Starting in the palace, Paterson Joseph's splendidly swaggering Jones - in gold-braided military regalia - plays power-games with Paul Wyett's Smithers, a ratty little white trader in a colonial helmet. The Emperor boasts of his newfound supremacy, of stashing wealth in foreign banks and being worshipped by the local tribe who are dissed, with black-on-black scorn, as "dem fool bush niggers". He is, in fact, an ex-pat American convict who has clawed his way to the top. But the tribe is turning. Jones, on the run again and lost in the jungle, grows mad with terror and frantically repentant, tormented by memories of slave auctions and chain gangs, and by spectres of the men he has killed.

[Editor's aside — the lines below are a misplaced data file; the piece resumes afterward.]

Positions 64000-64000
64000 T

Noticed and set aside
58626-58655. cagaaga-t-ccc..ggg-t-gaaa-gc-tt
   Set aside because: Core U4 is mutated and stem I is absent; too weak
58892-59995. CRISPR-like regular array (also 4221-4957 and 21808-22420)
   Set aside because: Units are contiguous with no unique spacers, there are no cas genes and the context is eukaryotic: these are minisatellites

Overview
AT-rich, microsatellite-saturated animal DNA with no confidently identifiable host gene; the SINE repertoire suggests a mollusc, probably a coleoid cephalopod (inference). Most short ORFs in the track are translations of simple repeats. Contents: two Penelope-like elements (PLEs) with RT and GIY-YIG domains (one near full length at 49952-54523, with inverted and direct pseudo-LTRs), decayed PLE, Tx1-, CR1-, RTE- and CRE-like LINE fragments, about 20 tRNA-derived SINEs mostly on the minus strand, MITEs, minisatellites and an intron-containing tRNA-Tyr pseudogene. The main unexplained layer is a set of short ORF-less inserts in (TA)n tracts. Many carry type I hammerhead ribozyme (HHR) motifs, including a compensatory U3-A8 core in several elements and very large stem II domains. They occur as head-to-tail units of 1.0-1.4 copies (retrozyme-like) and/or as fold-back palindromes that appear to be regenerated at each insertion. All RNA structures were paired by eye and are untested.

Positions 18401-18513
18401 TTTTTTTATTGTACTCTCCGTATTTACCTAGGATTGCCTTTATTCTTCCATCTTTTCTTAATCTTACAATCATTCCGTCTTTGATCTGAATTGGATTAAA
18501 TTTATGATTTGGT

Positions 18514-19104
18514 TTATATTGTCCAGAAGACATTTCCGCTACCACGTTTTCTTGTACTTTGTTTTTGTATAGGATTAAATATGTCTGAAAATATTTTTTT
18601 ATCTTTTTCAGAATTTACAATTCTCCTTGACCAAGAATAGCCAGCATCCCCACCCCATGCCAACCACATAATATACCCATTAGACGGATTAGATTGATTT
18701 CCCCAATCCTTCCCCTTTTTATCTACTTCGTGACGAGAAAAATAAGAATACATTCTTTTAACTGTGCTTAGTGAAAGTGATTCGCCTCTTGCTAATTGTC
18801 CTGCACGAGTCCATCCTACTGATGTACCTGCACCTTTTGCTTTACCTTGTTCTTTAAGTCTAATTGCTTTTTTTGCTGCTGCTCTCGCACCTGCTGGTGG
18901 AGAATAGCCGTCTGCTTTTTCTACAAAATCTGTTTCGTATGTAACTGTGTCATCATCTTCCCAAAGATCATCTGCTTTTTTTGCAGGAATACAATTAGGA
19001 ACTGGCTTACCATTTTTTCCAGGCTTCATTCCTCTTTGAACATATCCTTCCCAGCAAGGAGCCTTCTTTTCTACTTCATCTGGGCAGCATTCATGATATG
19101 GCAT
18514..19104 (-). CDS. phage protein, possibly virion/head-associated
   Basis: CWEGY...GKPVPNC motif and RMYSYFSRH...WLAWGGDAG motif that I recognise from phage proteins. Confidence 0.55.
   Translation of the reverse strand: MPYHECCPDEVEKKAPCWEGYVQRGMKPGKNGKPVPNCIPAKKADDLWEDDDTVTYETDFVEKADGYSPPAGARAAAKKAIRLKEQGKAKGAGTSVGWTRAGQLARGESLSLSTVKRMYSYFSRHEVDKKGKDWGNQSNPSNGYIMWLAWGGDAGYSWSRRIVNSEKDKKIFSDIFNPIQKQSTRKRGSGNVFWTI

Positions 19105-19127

This short, spiritual journey play, directed by Thea Sharrock (a candidate tipped to take over the Royal Court), is narratively skeletal yet arresting, aided by eerie sound effects - the rattle of gaming dice, like bones. Wyett could be sharper but Dwayne Barnaby is electric as the avenging, nightmare witchdoctor - bristling with feathers, leaping like a puma. And Joseph is stupendous: increasingly feverish and ragged, slamming against the walls, wailing like a child, covered in dust like a ghost of his former self. KB
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